Iced-in Atlanta almost completely shut down, another Arctic front coming

Local buses aren't running. Mail service is suspended. Even a salt truck crashed. What happens to a city of 5 million with eight snow plows? Break out Twitter and the 'Star Wars' figurines!

By , Staff writer

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    Truckers Bill Dougherty (l.) Chis Vlad (c.) and Jim Plewinski walk on Interstate 285 as their trucks sit stranded for more than 24 hours from a winter storm that turned the road into a sheet of ice Tuesday in Atlanta. (AP Photo/)
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Citizens of the South's largest city sat inside Tuesday with unplowed roads and uncleared sidewalks, stunned by a bitter winter storm that quickly converted the city's nickname from Hotlanta to "Hothlanta," in honor of the frozen planet from the "Star Wars" sequel, "The Empire Strikes Back."

"If I had a Tauntaun, I'd be able to get to my hair appt. Instead I'm stuck at home again," tweeted Atlanta writer Beth Dolgner.

"Nobody's going anywhere for a very long time," Tweeted Tim Alborg.

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Indeed, much of the city remained impassable Tuesday as a sadly outmatched contingent of plows and sand trucks failed to make much of a dent in the one-inch ice sheet that remained after the six-inch Sunday night snow that paralyzed much of the Deep South, and most notably its symbolic capital. The snow quickly turned into a treacherous driving experience, with hundreds of accidents reported. Even a salt truck spun out against a wall, blocking traffic.

Another Arctic cold front moving into the area nearly guaranteed that much of the city won't move until warmer weather arrives this weekend, pointing out, for many, the woeful inadequacy of storm response. Only eight plows were working the city's side streets and another 45 were trying – often vainly – to clear the one-inch layer of ice from the city's famously crowded interstates.

Resident Lance Blair said he used a hockey stick to clear a 150 foot path in front of his house, becoming a symbol of the city's general state of unpreparedness.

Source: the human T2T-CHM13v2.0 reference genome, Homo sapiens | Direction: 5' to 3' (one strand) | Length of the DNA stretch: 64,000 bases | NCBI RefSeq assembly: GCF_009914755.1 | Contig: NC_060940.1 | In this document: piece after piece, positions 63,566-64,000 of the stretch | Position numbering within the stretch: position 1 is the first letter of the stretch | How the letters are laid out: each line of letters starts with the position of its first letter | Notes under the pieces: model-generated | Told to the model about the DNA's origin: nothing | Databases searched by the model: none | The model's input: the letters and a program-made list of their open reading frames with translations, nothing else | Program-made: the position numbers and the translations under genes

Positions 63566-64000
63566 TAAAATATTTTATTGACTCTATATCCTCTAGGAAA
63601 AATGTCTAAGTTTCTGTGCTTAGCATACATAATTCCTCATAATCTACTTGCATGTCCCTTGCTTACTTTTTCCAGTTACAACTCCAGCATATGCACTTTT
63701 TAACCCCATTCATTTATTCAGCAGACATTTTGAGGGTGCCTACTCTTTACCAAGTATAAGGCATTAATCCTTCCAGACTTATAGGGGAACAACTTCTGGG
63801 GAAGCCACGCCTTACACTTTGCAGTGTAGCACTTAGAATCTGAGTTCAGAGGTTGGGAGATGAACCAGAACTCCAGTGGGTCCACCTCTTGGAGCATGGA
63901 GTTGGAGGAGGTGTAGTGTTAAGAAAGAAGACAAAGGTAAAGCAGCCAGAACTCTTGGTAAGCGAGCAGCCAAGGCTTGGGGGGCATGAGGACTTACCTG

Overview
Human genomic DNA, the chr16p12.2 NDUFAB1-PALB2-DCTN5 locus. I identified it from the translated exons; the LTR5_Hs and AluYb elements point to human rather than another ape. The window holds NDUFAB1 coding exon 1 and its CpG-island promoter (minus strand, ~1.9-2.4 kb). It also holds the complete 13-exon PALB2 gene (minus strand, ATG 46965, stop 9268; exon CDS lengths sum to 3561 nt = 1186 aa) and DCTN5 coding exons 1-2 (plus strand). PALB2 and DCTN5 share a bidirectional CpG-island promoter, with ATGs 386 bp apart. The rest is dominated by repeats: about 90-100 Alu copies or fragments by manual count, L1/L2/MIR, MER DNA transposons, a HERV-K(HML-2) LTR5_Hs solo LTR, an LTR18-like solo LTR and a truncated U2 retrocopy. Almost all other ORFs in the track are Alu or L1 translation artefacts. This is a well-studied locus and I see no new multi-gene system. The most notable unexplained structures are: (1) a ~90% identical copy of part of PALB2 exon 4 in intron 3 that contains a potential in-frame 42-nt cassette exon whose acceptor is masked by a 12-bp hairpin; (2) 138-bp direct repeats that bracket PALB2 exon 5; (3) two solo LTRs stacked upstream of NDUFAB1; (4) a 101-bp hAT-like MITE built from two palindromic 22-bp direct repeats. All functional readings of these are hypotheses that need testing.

Gallows humor quickly set in: "Forecast: 100 percent chance of frustration," noted the acerbic Atlanta Journal-Constitution Twitter feed. Comedy Central's faux talking head Stephen Colbert helped out, suggesting that Atlantans had dubbed the storm "The Weather of Northern Aggression."

But at least the refrigerators were on and Internet connections up. Only a few hundred homes lost power from the storm.

A city utterly stalled

At Hartsfield-Jackson International Airport, hundreds of passengers remained stranded Tuesday, though the previous day's 1,450 canceled flights were expected to dwindle as airport officials managed to clear four of five runways.

After receiving a 911 call Monday night, Atlanta police delivered sandwiches and water from a local jail kitchen to 150 stranded passengers at the Forsyth Street Greyhound station. Officers returned Monday morning with breakfast sandwiches. Local bus traffic, too, was canceled after a MARTA bus spun a full 180 on Monday morning.

Area police stopped responding to minor accidents on Monday as law enforcement struggled to navigate slick streets for emergencies. Clayton County Sheriff Kem Kimbrough had to run operations from Utah, unable to return to the city from a business trip.

And that new issue of the New Yorker to help while away the time? Forget it. Even the rough-riding US Postal Service canceled most deliveries for the second day in a row, as did Federal Express and UPS.

All area malls remained closed. Most grocery stores were scheduled to open Tuesday morning, but customers – many of whom planned hiking expeditions – were asked to call ahead to make sure the doors would be open.

Football players not exempt

Atlanta Falcons defensive end Kroy Biermann rescued teammate John Abraham after Mr. Abraham's car slid into a ditch on the way to practice in Flowery Branch, north of Atlanta, on Monday. All but two players made it to a critical practice ahead of this weekend home playoff game against the Green Bay Packers.

"To the rescue lol teamwork," Mr. Biermann tweeted.

Even as supplies dwindled, residents seemed determined to enjoy a city for once steeped in a snowy silence.

Responding to an Atlanta Journal-Constitution reader who complained that "a foot of snow only slows things down for an hour or two up north," commenter Skreet noted, "Darlin', check your surroundings ... you're in Georgia, and we don't move near that fast."

Meanwhile, Atlantan Luke Thornton brought out an impressive set of Star Wars figurines and set up his own Battle of Hothlanta. "This is what geeks do on a snowday," he tweeted.

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